Albania’s Academy of Albanology, ASA, the country’s main body for cultural, anthropological and linguistic research, has condemned the government of the Prime Minister Edi Rama following a media leak that it aims to subordinate it to the Academy of Science.
The proposed decision states that the academy will be transferred to the control of the Academy of Science, a change that is being denounced as unlawful and wrong.
“The proposed decision is unlawful, has not been consulted with us and doesn’t have the support of the senate of ASA,” the academy stated on Saturday.
The board added: “If the rectors, lecturers and students allow the closure of this Academy of the Albanian Identity by an arbitrary decision of the Minister of Education, this will be a bleak day for academic freedom, political freedom and scientific research in the country.”
Over the weekend, citizens and academics from several countries voiced support for the ASA.
“This is an attempt to subordinate the country’s highest academics, who have contributed greatly to the preservation of history, archeology and the language, to a leadership made up of academicians who derived their credentials from politics and from the communist system,” Qendresa Qytetare, a local pressure group, said in a statement.
The Academy of Science is led by Skender Gjinushi, a politician who was Minister of Education during the last communist government and reinvented himself by creating the Social Democratic Party following the collapse of communism.
A few years ago, Gjinushi handed over his party to Tom Doshi, a US-sanctioned politician, informally allied to the Socialists of Prime Minister Rama.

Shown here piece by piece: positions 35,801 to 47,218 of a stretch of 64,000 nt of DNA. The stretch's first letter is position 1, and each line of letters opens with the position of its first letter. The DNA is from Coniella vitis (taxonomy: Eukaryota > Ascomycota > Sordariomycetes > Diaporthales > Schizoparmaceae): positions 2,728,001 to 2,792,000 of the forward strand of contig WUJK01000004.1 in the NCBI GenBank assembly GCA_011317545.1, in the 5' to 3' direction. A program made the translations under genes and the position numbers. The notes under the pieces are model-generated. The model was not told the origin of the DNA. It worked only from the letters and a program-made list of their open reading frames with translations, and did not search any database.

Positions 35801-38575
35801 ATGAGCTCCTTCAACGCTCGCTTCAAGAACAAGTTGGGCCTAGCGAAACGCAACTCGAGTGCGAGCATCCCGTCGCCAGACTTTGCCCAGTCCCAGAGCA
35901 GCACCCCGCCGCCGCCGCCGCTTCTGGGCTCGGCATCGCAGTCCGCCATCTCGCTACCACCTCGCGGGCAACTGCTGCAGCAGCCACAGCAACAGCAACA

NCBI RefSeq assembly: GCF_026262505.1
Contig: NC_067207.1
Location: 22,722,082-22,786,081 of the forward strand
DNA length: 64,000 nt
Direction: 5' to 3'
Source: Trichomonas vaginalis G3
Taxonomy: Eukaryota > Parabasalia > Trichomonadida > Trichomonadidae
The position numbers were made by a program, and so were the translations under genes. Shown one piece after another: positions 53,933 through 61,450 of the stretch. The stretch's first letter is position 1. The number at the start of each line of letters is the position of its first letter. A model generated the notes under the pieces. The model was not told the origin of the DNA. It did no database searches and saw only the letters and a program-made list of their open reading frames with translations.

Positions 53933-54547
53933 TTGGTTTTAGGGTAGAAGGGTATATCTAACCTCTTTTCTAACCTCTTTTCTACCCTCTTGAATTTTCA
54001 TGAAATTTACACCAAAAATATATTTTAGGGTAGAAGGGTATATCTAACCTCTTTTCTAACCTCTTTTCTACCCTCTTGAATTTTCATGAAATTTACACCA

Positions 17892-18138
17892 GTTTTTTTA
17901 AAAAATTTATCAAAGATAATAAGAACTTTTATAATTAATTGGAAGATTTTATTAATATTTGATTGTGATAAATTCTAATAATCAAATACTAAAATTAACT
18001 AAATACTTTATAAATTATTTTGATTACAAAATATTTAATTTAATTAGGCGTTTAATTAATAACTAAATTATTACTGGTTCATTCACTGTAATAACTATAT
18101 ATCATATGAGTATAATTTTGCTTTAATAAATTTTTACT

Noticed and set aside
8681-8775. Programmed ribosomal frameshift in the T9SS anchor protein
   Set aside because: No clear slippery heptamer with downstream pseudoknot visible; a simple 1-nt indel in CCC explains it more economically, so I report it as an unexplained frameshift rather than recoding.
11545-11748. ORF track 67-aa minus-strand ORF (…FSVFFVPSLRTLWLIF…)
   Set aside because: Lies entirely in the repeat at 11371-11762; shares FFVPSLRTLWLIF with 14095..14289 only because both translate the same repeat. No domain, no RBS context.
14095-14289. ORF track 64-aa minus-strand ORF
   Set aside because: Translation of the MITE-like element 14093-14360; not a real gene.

Rama’s parliamentary majority meanwhile arranged legal changes that permitted Gjinushi to take over the Academy of Science.
As his mandate is close to expiring, two Socialist Party MPs have proposed further law changes to remove a clause that limits the holding of the leadership of the academy to one four-year mandate.
Two more former Socialist MPs have seats on its board.
Gjinushi doesn’t hide his admiration for some aspects of Albania’s communist past. Last November, he organized a conference to commemorate the 50th anniversary of the communist-era Congress of Language that established the country’s unified language, based on the Tosk dialect.
That process is now widely considered a form of Orwellian shrinking of the vocabulary that downgraded local dialects to forbidden forms of language.
In the conference, Gjinushi declared his support for the official language, claiming it had been an absolute necessity in the state-building process.
He quoted a Maltese linguist, called Manuel Zrinzo Caruana, who apparently proved scientifically the correlation between standardization of the language and the development of the state.
However, Caruana doesn’t actually exist. What Gjinushi quoted was a sarcastic blog written by Adrian Vehbiu, a linguist, as a review of a non-existent book.
Linguists at the Academy of Albanological Studies have used the episode to highlight Gjinushi’s lack of credentials as an academician and his apparent nostalgia for the communist era.
Experts are still debating on what to do with the country’s language, and how to move forward, with several saying that a greater tolerance of non-standard dialects is a must.
Source: Balkan Insight